Supreme Court strikes down Texas sodomy law
Ruling establishes new legal ground in privacy, experts say
CNN's Wolf Blitzer reports on the 6-3 U.S. Supreme Court vote that underscores a right to privacy in sexual behavior (June 26)
|Homosexual Relations Between Consenting Adults Should Be Legal|
Year: % agreement
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WASHINGTON (CNN) -- The Supreme Court Thursday struck down a Texas state law banning private consensual sex between adults of the same sex in a decision gay rights groups hailed as historic.
The 6-3 decision by the court reverses course from a ruling 17 years ago that states could punish homosexuals for what such laws historically called deviant sex.
Legal analysts said the ruling enshrines for the first time a broad constitutional right to sexual privacy, and its impact would reach beyond Texas and 12 other states with similar sodomy laws applied against the gay and lesbian community, and into mainstream America.
"The petitioners are entitled to respect for their private lives," Justice Anthony Kennedy wrote for the court's majority. "The state cannot demean their existence or control their destiny by making their private sexual conduct a crime."
As recently as 1960, every state had an anti-sodomy law, according to The Associated Press. In 37 states, the statutes have been repealed by lawmakers or blocked by state courts, the AP reported.
Of the 13 states with sodomy laws, four -- Texas, Kansas, Oklahoma and Missouri -- prohibit oral and anal sex between same-sex couples. The other nine ban consensual sodomy for everyone: Alabama, Florida, Idaho, Louisiana, Mississippi, North Carolina, South Carolina, Utah and Virginia.
Thursday's ruling apparently invalidates those laws, as well. CNN legal analyst Jeffrey Toobin said the decision appeared to strike down most laws governing private sexual conduct, but he said laws governing marriage would be unaffected. (Full story)
Laws that might be most vulnerable would be ones that govern fornication and adultery, said Diana Hassel, associate professor of law at Roger Williams University.
And while Hassel said "only a handful" of states remain still have such laws, Thursday's Supreme Court ruling establishes a benchmark in privacy that had not existed.
Hassel said the ruling, based on due process arguments rather than equal protection laws, would push out new areas in privacy. "This is going to carve out protection for private sexual behavior," Hassel said. "As long as it's between consenting adults, this ruling would appear to cover it."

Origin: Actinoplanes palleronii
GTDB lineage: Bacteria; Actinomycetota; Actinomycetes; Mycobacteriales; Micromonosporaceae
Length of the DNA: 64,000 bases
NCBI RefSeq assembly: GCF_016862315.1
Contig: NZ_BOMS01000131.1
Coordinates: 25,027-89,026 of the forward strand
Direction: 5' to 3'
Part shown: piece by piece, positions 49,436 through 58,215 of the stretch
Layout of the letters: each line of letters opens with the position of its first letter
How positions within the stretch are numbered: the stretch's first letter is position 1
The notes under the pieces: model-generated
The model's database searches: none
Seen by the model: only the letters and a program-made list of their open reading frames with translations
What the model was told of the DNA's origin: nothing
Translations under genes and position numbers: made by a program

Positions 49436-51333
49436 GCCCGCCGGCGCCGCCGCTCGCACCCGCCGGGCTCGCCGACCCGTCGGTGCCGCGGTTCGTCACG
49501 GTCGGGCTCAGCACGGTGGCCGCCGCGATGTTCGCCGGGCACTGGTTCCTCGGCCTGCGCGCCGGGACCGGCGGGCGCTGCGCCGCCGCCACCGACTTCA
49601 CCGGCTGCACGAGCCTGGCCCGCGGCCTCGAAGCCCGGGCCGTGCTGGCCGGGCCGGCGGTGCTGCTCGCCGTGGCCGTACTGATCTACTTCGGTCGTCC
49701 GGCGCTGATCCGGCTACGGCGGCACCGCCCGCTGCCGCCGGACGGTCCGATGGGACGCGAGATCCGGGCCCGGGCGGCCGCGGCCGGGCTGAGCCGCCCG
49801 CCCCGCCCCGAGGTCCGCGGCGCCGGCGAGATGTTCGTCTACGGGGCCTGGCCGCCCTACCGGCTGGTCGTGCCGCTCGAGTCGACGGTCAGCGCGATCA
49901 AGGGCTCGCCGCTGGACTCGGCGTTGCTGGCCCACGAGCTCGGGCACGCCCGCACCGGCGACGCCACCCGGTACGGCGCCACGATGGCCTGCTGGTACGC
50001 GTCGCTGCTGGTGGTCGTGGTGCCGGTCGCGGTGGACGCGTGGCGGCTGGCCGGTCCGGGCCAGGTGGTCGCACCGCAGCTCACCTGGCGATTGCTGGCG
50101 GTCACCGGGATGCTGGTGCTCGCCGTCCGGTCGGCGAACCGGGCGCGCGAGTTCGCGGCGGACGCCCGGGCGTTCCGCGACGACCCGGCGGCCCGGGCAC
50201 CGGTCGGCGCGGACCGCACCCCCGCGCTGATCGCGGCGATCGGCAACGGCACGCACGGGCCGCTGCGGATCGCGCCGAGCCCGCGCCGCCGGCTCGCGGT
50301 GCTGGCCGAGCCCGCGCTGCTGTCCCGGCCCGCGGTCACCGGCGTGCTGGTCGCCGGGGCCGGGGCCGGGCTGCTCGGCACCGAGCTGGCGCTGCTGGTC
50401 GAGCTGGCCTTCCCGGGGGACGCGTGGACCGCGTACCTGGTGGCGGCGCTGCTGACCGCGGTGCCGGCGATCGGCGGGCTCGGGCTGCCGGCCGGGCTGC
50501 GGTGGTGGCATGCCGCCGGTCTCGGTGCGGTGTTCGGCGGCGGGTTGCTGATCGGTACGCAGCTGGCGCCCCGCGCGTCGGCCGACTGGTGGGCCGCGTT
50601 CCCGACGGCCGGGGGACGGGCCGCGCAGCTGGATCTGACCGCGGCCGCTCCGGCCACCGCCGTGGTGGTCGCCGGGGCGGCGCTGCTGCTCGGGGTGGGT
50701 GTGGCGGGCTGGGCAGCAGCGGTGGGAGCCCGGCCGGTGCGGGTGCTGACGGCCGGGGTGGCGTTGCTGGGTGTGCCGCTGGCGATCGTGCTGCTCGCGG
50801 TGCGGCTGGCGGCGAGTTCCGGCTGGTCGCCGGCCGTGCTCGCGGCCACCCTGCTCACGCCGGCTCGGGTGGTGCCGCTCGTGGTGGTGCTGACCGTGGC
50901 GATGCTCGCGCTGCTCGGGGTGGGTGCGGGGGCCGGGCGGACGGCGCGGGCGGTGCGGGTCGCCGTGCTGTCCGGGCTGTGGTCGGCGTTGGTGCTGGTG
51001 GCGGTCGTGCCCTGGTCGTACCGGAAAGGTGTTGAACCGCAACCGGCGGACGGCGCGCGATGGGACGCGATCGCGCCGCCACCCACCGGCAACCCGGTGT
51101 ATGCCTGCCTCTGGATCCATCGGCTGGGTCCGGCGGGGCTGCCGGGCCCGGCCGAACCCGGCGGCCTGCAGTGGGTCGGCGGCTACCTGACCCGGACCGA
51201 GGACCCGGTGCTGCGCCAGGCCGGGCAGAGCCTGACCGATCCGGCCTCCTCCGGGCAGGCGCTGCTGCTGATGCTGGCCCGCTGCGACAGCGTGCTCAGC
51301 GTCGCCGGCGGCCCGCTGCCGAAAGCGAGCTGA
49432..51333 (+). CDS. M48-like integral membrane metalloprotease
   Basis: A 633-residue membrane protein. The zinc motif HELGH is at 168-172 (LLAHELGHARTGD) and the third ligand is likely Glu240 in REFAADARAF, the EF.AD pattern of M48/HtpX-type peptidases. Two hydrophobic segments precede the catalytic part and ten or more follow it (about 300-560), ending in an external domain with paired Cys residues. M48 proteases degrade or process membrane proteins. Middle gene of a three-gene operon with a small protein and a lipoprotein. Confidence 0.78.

Case stemmed from mistaken arrest
Justices John Paul Stevens, David Souter, Ruth Bader Ginsburg and Stephen Breyer agreed in full with Kennedy's opinion.
Justice Sandra Day O'Connor agreed with the final outcome of the case, but did not join the court in reversing the high court's 1986 decision in the similar Georgia case Bowers v. Hardwick.
Religious conservatives quickly criticized the decision, and in a sharply worded dissent, Justice Antonin Scalia said the court "has taken sides in the culture war." Scalia -- joined by Chief Justice William Rehnquist and Justice Clarence Thomas -- said the court "has largely signed on to the so-called homosexual agenda." (The dissent)
"Let me be clear that I have nothing against homosexuals, or any other group, promoting their agenda though normal democratic means," Scalia wrote.
This is going to carve out protection for private sexual behavior.
-- Diana Hassel, law professor
But with Thursday's decision, he wrote, the court was "departing from its role in assuring, as neutral observer, that the democratic rules of engagement are observed."
Thursday's ruling stemmed from the 1998 arrest of two Houston men, John Geddes Lawrence and Tyron Garner, under a 28-year-old Texas law making same-sex intercourse a crime. The court found that law and others like it violated the due process clause of the 14th Amendment.
"This is giant leap forward to a day where we are no longer branded as criminals and where that is no longer accepted by the most powerful court in the country," said Ruth Harlow, of the Lambda Legal Defense Fund, who represented the two men.
Lawrence told reporters Thursday that he and Garner were happy with the outcome, but "never chose to be public figures or to take on this fight."
"Not only does this ruling let us get on with our lives, but it opens the door for gay people all over the country to be treated equally," he said.
Court reversed 1986 ruling
The Supreme Court was widely criticized 17 years ago when it upheld an anti-sodomy law similar to the Texas law in Bowers v. Hardwick. The ruling became a rallying point for gay activists. Justice Kennedy concluded that decision "was not correct when it was decided, and it is not correct today," Kennedy wrote.
Harlow said striking down the Bowers decision could lead to other decisions favorable to gays in family law and employment discrimination cases.
Robert Knight, a spokesman for the conservative Culture and Family Institute, said Thursday's ruling would have "very real consequences."
Knight warned that it would undermine the legal foundation of marriage, lead to more deaths among gay men from sexually transmitted diseases and lead to schoolchildren being taught "that homosexual sodomy is the same as marital sex."
"This is social engineering by a court. It will have very bad effects on the idea of our republican form of government," Knight said. "If a government like Texas cannot legislate on public health, safety and morals, what can it legislate about?"
And the Rev. Rob Schenck, co-founder of the National Clergy Council, called it "a lamentable outcome."
The case is Lawrence and Garner v. Texas, case no. 02-0102.
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contributed to this report.